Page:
Part D: Is Priority 3 Fundamentally Different From Priorities 1 and 2?

I think that the working group should be very deliberate about deciding 
whether it wants to use language that implies that priorities 1 and 2 
checkpoints address a different class of issues than priority 3 
checkpoints. For better or for worse, the WCAG document manifests a 
discontinuity between priorities 1 and 2 on the one hand and priority 3 on 
the other. "Must" (priority 1) and "should" (priority 2) are true 
imperatives; but "may" (priority 3) is different animal because it connotes 
optionality. It is, in a sense, a non-mandated level of accessibility -- a 
non-mandated mandate (my oxymoronic phrase). The WAI is advocating that 
organizations tackle priorities 1 and 2 but is less emphatic about priority 
3.

For the WATG document, do we see priorities 1 and 2 as things that 
represent "standard" level of accessibility and priority 3 as something 
that is "above and beyond" actual necessity but that would nevertheless be 
highly beneficial for people with disabilities? I have concerns about that 
because it seems to put priority 3 outside the realm of accessibility and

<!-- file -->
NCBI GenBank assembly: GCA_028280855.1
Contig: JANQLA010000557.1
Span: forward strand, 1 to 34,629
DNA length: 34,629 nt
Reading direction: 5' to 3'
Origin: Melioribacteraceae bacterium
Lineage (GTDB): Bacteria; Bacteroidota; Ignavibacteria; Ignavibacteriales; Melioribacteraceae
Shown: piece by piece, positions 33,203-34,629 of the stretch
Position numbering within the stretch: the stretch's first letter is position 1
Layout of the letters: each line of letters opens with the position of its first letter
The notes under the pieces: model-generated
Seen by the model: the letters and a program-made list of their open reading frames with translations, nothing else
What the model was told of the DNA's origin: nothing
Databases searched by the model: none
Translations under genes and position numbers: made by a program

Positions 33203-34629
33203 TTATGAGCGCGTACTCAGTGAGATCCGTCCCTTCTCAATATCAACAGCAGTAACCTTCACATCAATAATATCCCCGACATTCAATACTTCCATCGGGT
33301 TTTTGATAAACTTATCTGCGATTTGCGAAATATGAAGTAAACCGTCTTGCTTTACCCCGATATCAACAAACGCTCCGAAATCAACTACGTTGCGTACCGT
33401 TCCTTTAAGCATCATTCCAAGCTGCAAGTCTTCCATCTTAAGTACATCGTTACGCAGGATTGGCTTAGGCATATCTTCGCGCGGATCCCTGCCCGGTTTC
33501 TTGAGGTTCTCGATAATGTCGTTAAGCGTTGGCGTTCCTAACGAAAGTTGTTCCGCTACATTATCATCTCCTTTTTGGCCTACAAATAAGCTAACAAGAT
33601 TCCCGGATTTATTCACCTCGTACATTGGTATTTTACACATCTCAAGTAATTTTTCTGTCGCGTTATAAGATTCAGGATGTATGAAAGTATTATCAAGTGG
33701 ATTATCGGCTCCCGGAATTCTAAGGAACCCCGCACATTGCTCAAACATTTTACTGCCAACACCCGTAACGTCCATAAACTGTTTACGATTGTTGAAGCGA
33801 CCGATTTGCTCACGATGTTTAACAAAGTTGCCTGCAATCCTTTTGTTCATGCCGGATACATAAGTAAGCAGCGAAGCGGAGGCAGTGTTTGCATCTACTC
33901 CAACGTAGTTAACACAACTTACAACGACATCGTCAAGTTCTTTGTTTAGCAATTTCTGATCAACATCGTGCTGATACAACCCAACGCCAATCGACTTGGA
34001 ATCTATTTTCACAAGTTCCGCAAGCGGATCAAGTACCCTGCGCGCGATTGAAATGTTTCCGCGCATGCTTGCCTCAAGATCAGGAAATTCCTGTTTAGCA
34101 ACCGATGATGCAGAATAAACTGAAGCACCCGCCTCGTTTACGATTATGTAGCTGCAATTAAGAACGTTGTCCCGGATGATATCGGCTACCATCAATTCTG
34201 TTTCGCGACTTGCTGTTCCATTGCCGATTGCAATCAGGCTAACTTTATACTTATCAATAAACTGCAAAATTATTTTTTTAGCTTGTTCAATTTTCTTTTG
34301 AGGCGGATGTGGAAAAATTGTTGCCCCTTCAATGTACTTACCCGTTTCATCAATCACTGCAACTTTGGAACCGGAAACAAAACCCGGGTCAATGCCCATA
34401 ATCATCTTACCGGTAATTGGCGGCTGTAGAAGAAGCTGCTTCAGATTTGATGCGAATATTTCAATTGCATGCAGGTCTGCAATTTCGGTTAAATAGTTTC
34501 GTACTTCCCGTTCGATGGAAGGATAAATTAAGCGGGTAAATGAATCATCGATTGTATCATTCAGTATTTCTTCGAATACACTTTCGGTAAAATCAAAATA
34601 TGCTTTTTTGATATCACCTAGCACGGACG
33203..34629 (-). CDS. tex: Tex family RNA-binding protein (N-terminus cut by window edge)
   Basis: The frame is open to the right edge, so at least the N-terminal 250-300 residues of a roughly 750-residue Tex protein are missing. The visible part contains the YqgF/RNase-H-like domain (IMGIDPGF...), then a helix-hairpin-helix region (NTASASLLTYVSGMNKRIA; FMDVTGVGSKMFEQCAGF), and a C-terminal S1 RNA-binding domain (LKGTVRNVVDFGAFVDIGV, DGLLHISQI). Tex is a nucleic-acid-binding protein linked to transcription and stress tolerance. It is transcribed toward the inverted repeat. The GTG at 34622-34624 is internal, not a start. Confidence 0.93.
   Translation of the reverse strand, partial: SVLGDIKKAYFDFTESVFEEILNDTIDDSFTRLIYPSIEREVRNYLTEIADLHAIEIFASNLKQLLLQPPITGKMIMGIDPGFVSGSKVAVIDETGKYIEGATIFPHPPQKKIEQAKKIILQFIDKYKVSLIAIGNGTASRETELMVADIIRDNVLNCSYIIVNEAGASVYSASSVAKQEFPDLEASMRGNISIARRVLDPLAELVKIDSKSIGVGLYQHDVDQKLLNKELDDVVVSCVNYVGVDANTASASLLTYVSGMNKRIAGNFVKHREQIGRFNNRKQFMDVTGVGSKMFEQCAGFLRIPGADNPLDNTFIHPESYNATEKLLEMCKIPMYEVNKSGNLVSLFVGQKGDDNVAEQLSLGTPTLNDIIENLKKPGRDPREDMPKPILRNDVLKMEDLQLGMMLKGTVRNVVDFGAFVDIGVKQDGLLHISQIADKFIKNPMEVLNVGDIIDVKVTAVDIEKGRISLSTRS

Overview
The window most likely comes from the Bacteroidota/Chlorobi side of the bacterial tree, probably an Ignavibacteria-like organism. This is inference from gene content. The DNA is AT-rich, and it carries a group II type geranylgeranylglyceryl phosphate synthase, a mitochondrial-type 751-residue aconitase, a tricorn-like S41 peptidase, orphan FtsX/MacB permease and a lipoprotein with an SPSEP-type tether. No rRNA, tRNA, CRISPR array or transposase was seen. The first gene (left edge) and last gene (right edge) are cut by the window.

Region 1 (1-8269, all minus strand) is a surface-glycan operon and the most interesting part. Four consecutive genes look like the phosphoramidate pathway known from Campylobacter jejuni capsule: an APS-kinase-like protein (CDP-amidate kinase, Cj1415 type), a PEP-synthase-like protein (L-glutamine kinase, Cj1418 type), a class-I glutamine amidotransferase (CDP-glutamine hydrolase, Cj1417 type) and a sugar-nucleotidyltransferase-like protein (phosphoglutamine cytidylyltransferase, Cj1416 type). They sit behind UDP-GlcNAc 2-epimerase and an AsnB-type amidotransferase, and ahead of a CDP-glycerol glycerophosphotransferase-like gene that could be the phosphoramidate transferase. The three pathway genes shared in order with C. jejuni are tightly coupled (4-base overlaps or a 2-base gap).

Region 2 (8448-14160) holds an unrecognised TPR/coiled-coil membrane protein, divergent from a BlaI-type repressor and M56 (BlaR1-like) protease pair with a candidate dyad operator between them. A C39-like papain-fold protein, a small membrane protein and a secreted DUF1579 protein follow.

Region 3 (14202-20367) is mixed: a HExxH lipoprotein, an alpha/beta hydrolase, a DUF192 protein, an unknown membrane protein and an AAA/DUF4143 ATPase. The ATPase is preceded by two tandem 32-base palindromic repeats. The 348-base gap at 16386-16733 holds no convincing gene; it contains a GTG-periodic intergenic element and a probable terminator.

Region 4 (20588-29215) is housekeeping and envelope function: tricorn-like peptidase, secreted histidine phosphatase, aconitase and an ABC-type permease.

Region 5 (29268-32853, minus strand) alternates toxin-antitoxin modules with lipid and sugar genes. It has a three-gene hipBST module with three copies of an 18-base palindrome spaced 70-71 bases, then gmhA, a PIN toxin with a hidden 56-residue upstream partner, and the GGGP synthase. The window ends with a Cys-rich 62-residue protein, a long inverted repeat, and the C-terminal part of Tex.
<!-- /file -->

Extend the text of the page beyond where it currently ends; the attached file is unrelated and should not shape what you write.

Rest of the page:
into the realm of "usability."

My point is that we ought to make our working assumptions explicit. I 
strongly suggest documenting them in the working drafts. If they are too 
lengthy for inclusion in the final document, we can decide later. To fail 
to make our assumptions explicit is to greatly hinder the establishment of 
a consensus regarding priority levels. See 
http://lists.w3.org/Archives/Public/w3c-wai-au/1999AprJun/0242.html for my 
current assumptions regarding the priority definitions.

=============================
Eric G. Hansen, Ph.D.
Development Scientist
Educational Testing Service
ETS 12-R
Rosedale Road
Princeton, NJ 08541
(W) 609-734-5615
(Fax) 609-734-1090
E-mail: ehansen@ets.org 
Received on Tuesday, 25 May 1999 12:49:25 UTC

This archive was generated by hypermail 2.3.1 : Tuesday, 6 January 2015 21:39:42 UTC